The long-term consequence is far worse.  While it’s helpful to be aware of the objections of your critics and detractors, it’s not helpful to be paralyzed by them.  But the classroom became a place that was littered with landmines, a place where you could not speak freely for fear of reaping the whirlwind.  Our social (and national) conversation erodes as we cannot speak clearly to one another, as we exchange sentiment and anger for evidence and argumentation, or — worse — as we hide our beliefs from one another and seal ourselves into hermetic chambers of isolated news and opinion.  This is rarely appreciated.  There are many causes for the balkanization of our political culture — but political correctness takes a huge share of the blame.  We withdraw into our own worlds where we all believe alike and do not offend one another — and soon thereafter we cannot understand one another either, like tribesmen separated by mountain ranges whose languages develop in seclusion until, when the tribes reestablish contact, they cannot understand one another.

And it’s not merely external.  We internalize the lengthy list of questions we cannot ask and things we cannot say.  Our thoughts become armed against us, and we’re no longer free to think clearly and critically and without inhibition.

“I’m offended.”  It’s a dangerous game to play.  In the short term you gain a specious “win.”  In the long term, you erode the bonds that hold us together.  Thanks for that.

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  • Joshua Tibbetts

    Hello Mr. Dalrymple,

    I just wanted to let you know that I greatly appreciated this article. I felt that it was very thorough and concise and I appreciate your highly intellectual approach to your writing.
    Keep up the good work,
    An “unoffended” reader,

    -Josh Tibbetts

  • Brings to mind Milan Kundera’s description of “Homo Sentimentalis,” in his wonderful novel, “Immortality.”

    “Homo Sentimentalis cannot be defined as a man with feelings (for we all have feelings), but as a man who has raised feelings to a category of value. As soon as feelings are seen as a value, everyone wants to feel; and because we all like to pride ourselves on our values, we have a tendency to show off our feelings.”

    “As soon as we want to feel…feeling is no longer feeling but an imitation of feeling, a show of feeling.”

  • Woman of a Certain Age

    And yet there are those Asperger’s types, those emotionally stunted people, who cannot see that their own “truthfulness” is merely rude, obnoxious, hurtful behavior. They hide behind their “speaking the truth” as they coldly, bluntly refuse to see the humanity in others, people get hurt, yet those people — the hurt people — are the bad guys for daring to speak up.

    And around and around and around it goes…

    Elizabeth Scalia is one of the most hypersensitive people on the planet. She’ll let you know when she’s offended right-quick, but dare to speak up for yourself around that gargantuan narcissist, and she not only goes into full-on attack mode, but she plays that retarded baby-game where she gets all her twitter “fans” to gang-bang her target.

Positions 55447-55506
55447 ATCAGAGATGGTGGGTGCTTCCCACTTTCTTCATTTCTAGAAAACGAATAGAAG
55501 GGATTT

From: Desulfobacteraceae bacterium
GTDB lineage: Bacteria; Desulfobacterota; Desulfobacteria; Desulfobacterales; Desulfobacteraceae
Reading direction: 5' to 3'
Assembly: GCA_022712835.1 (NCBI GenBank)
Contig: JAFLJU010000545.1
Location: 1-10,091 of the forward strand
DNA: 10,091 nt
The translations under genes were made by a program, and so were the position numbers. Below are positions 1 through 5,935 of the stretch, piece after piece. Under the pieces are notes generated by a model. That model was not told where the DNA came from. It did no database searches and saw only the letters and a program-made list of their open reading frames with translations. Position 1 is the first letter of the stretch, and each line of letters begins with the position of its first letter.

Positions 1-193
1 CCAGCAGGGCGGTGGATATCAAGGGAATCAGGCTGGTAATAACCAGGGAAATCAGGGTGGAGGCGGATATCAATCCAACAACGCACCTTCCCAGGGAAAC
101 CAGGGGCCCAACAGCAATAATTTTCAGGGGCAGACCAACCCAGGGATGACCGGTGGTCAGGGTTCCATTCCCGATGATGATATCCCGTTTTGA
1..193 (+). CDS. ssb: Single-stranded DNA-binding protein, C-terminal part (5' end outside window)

Scalia is an astounding hypocrite, plus she’s starting to look like a drunken shrew half the time. I mean, get off Twitter already, stop flirting with men half your age, posting cringingly embarassing pics of yourself in a pathetic attempt to look coy and cute and come-hither, and go. to. sleep.

    Plus, if she doesn’t have the balls to speak directly to people and say what she wants to say, then her whinging and whining about how it’s unfaaaiiirrr, wahwahwah, that people don’t agree with her and her, ah, big gay entourage, who cares what she thinks?

    • Timothy Dalrymple

      Okay…Since Elizabeth is a personal friend of mine, not to mention a colleague, and I’m guessing that I’ve interacted with her personally quite a bit more than you have, I’d like to tell you that you’re wrong about her, and that you seem to be hyper-suspicious of her motives, assuming that you know precisely what they are and assuming that they are the worst motives possible. Elizabeth will respond with argumentation; I cannot think of a single instance where I’ve seen her declare “I’m offended” and that’s the end of the argument.

      I agree with you, though, that there are those who are simply hurtful and obnoxious, and that claims of “offense” are not always unmerited, and that “speaking the truth” should not be an excuse to speak in disrespectful ways. I see that on both sides. When I point out a caricature of evangelicals, I always get a few who respond that they are “just telling the truth, painful though it may be for you to hear it.” And, yes, there are hyper-conservatives who will make the same claim when they’re speaking in dreadful ways about gays or etc. As you said, round and round it goes.

      • Woman Of A Certain Age

        Her entire post is passive-aggressive — that’s the hypocrisy. She gets to kvetch and whine and get her friends to pat her on the back and tell her how special she is, but she doesn’t have the balls to confront people directly, which is twice as hypocritical because at least someone who tells someone directly that they are pissed off by what they said, and no matter how many fakey-fake BS non-apology apologies they make, they’re still freakin’ pissed off is direct.

        Sweetie, I’ve so had it with this weird, online-replacement-church for the real Catholic Church that my new tactic is to do unto them just as they’ve done unto others. Don’t see the humanity in me? Fine. I’ll turn a blind eye to yours, too. Works for them when it suits them, now it works for me.

        Funny how it’s always okay when THEY do it, but how it’s just oh so awful when someone else does the same thing right back at them.